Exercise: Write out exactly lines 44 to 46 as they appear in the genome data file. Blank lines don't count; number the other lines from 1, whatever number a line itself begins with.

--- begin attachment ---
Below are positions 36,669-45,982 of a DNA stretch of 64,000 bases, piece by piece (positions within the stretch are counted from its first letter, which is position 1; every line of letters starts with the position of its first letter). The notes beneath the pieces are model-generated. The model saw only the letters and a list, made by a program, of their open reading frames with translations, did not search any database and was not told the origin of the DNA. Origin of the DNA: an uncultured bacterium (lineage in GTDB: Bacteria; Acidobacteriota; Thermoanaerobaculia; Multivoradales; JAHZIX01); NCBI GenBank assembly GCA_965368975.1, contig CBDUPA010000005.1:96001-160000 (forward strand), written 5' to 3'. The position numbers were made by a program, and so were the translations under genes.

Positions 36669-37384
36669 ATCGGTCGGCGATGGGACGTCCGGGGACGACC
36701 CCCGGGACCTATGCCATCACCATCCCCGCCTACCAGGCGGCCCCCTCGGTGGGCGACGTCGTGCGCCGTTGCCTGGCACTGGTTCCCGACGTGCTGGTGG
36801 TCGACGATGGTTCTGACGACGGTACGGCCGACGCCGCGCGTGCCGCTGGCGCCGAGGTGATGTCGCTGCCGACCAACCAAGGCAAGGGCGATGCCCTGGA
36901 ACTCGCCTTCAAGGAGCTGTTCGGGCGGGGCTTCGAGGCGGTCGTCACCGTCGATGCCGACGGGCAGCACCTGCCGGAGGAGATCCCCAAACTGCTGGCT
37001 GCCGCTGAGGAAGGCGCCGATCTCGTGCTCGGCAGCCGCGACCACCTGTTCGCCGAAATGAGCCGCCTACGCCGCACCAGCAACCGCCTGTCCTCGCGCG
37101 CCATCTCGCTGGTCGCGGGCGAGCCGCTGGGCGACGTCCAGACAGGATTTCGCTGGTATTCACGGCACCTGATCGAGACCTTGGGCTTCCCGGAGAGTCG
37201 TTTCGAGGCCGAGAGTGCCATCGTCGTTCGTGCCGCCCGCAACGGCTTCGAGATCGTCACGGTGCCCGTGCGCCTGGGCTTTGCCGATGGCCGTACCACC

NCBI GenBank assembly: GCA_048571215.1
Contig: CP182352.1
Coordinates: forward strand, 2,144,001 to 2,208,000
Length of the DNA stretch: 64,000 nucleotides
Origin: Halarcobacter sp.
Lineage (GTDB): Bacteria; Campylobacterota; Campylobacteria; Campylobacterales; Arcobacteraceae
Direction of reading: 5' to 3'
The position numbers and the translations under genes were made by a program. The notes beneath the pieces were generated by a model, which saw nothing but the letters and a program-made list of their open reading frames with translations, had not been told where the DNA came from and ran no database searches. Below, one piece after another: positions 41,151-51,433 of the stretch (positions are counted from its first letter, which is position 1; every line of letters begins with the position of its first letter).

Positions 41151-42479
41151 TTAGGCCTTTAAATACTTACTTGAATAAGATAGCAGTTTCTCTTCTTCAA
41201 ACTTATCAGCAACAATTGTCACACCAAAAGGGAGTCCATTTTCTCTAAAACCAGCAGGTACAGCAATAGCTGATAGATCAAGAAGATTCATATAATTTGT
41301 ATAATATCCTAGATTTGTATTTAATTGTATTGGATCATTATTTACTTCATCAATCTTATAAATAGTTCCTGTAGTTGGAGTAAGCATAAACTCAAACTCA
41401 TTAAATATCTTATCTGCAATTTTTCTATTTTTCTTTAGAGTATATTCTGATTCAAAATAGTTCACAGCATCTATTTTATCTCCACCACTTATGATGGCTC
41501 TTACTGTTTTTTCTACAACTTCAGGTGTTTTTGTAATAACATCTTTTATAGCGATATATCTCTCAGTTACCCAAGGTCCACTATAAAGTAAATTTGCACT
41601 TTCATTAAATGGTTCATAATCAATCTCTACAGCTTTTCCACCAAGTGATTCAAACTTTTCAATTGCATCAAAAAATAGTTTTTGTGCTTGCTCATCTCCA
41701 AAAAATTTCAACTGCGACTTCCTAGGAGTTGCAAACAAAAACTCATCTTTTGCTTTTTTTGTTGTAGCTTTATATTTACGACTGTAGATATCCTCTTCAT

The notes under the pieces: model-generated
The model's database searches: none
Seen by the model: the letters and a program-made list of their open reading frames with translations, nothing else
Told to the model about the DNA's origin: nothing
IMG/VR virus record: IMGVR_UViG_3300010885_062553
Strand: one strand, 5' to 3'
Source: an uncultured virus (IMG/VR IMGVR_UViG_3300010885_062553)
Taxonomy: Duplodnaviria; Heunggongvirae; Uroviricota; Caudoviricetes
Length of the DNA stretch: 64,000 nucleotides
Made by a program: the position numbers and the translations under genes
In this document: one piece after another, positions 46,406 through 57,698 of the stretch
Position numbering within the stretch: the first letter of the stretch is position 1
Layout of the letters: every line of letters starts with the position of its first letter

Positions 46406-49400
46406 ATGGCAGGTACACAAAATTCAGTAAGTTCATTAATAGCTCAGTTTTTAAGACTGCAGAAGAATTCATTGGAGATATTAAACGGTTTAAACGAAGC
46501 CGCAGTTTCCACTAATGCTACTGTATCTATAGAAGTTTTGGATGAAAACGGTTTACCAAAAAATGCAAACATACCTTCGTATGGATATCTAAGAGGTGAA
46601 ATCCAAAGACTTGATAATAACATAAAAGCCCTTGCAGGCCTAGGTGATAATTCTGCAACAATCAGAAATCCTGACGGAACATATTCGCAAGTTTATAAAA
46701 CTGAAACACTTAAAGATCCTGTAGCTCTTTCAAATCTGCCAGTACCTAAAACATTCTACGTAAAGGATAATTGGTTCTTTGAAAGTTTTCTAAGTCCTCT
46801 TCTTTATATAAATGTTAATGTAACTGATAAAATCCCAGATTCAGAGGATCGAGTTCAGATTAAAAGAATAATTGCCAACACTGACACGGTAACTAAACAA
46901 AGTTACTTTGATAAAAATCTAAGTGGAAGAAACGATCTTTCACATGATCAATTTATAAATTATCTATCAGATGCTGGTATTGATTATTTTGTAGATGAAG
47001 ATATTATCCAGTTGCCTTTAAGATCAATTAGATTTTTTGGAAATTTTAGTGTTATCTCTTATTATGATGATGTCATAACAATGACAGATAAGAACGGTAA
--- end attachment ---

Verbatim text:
46801 TCTTTATATAAATGTTAATGTAACTGATAAAATCCCAGATTCAGAGGATCGAGTTCAGATTAAAAGAATAATTGCCAACACTGACACGGTAACTAAACAA
46901 AGTTACTTTGATAAAAATCTAAGTGGAAGAAACGATCTTTCACATGATCAATTTATAAATTATCTATCAGATGCTGGTATTGATTATTTTGTAGATGAAG
47001 ATATTATCCAGTTGCCTTTAAGATCAATTAGATTTTTTGGAAATTTTAGTGTTATCTCTTATTATGATGATGTCATAACAATGACAGATAAGAACGGTAA